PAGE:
Paxon and the few remaining Druids escape from the Federation stronghold, pursued and outnumbered they crash in the wilds. Their journey back to Paranor is fraught with similar dangers and deaths. Once at Paranor they are besieged from within and without as Arcannen works to seize for himself  magics  that will enhance his dark powers.
Magic powers and twisted logics come into play as both Paxon and Leofur are taken into places that are dangerous and difficult, physically and emotionally.
Another roller coaster read with a very human side given to the use of the magics that come into play. Leofur comes to a place of realization about her own path forward that resonates well with all that unfolds.

A NetGalley ARC

****

... 'she failed to free her mother from her cage but ... her mother's suffering had not been in vain'


I very much enjoyed this last of the Highland Guard series. (Hold for a few moments of heartfelt sobbing as this reader farewells a series she's absolutely loved! I can see a binge reread happening in the very near future!)
The turning of a 9 year old into a committed and fervent supporter of the Scottish King when Joan Comyn is forced that day to watch the torture of her mother Bella McDuff, forges the steely conviction to do all she can for the Robert the Bruce. She swears it on that day.

Now Joan, disinherited and declared a bastard is acting as her cousin's maid, is a spy within the English court, gathering secrets and delivering them to the Bruce. By the Way, Joan's  cousin is a piece of work; demanding ,selfish and vain. I really don't like her, and seems neither do many others.
Alex Seton is a Scottish border lord, who once stood with Bruce . He turned away from that allegiance in an attempt to look for a better way for the ravaged borderers. He is now labelled 'traitor' by his highland brothers. 
Alex has been set to find the traitor in the English court. He is a man who stands firmly by his knighthood oath of chivalry and honor. That oath will be tested beyond endurance as he searches for the unknown enemy, The Ghost. Meanwhile, Joan is attempting to find out what Scottish and English lords  have or have not sent forces, troop numbers and locations and likely attack areas so that the  Bruce can strike a telling blow against the English army and their Scottish supporters. The stakes are high!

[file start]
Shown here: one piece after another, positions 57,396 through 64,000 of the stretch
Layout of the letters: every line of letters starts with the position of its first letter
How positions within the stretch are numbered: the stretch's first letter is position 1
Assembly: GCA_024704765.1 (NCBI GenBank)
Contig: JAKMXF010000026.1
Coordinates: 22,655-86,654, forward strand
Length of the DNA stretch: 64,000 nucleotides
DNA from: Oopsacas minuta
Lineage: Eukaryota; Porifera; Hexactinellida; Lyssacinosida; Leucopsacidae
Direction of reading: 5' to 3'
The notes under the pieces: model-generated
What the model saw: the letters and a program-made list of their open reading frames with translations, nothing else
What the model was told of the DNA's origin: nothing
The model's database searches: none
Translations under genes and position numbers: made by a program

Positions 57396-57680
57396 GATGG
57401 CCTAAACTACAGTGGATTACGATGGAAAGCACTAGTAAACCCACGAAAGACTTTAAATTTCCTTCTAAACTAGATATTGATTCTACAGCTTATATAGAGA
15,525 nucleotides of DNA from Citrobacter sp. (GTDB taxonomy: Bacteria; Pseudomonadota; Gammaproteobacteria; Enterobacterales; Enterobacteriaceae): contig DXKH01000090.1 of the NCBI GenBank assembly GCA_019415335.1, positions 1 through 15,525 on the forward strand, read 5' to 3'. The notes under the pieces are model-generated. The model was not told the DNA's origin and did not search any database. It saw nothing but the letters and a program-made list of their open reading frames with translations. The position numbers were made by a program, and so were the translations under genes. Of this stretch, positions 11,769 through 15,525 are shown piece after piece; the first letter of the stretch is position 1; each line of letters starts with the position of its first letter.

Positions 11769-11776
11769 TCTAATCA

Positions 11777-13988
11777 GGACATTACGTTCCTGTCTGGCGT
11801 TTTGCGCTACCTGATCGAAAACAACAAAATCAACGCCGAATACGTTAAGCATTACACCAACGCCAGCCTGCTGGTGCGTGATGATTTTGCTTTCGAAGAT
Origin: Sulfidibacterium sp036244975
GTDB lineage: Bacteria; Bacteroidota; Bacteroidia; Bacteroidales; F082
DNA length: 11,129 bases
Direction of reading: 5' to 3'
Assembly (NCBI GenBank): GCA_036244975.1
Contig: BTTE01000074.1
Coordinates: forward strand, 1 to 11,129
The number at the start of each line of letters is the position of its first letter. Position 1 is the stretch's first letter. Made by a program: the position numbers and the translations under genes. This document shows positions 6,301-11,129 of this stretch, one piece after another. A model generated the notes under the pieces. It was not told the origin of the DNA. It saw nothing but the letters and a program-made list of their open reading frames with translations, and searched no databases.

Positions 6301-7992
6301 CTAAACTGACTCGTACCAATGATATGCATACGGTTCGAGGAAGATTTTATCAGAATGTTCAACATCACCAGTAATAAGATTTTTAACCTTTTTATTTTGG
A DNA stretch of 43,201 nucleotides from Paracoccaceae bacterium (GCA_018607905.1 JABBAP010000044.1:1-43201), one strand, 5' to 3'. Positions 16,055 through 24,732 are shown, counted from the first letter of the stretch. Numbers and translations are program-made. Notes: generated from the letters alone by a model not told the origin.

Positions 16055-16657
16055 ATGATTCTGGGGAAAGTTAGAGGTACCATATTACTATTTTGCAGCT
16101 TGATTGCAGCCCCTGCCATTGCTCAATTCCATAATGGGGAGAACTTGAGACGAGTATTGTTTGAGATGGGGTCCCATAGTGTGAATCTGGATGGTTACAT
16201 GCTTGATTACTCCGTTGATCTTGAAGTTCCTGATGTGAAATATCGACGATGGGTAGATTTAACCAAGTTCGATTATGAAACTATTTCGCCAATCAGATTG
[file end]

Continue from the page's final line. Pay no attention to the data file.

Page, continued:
This was not my favourite amongst the Highland Guard books. I really see it as a 4 star read but I rounded that up to 5 when I considered where it sits within the series, the magnetic appeal of the whole series, and the appropriateness of the mystery of Ghost being unveiled as the 'tour de force', in a fitting manner as the last of the series.

A NetGalley ARC

*****

Engrossing!

Duke of Sin (Maiden Lane #10) by Elizabeth Hoyt


The Duke of Sin just wrapped me up like a fabulous gift and drew me in! Valentine Napier, The Duke of Montgomery, is wonderful decadence hiding a broken boy's heart and years of secrets. A man brought up by a depraved father whose secret society, The Lords of Chaos, excelled at the worst sorts of excesses involving children, ghastly bacchanalia rituals and murder. Yet don't get too sympathetic for Val or enchanted by him because he is an awful man, ruthless, and described by his housekeeper as 'deadly as a coiled adder.'  Val thrives on power derived from blackmail and the secrets of others.      
His housekeeper, the prim Mrs. Crumb is hiding her own secrets. All beneath a housekeeper's dowdy robes and hideous cap. (We have met Mrs. Crumb previously, around the edges of the main story. As each novel of the series unfold, the stories of others in the series comes into play. We greet them as old friends taking on new hues.)
Echoes of Georgette Heyer and These Old Shades toll faintly. The characters of Devil and Leonie are somewhat on a par, except Valentine is so much more jaded, and his and Bridget Crumb's relationship becomes so much more explicit.
I loved the juxtaposition between the fairy tale (here, the cautionary tale of King Heartless) at the beginning of each chapter and the story. The employment of the fairytale as a lead in is superb. This use, as a foretelling of the events that follow is, put simply, just exquisite. 
I am amazed at how this tool works so effectively for each story in the series. How does Elizabeth Hoyt find just the right story as an allegory for the events that unfold and yet becomes just as captivating as the main story that flows alongside? Truly a gift. 
I adored this story so much that I had a solid few days of reading the Maidens Lane series from the beginning. And I kept asking myself how had I never read the series before! It's really different, and wonderful as its complexity morphs into the simplicity of selfless love conquering all.
The twists and turns in Duke of Sin really grabbed me. (Mind you that complexity is a part of all the novels). The verbal interplay between Val and Bridget as each tries to out jockey the other is appropriately barbed. The discovery of each by the other is riveting and wonderfully crafted. The coming into his humanity by Valentine is a slow recovery aided by Bridget. The sensuous relationship that develops between them is a thing of beauty. 
The Foundling Home in St Giles and its ladies as always play a huge part, as does the mysterious Ghost of St. Giles. A captivating story that held me in thrall into the wee small hours!
I am so glad to have had the chance to discover this series.

A NetGalley ARC

*****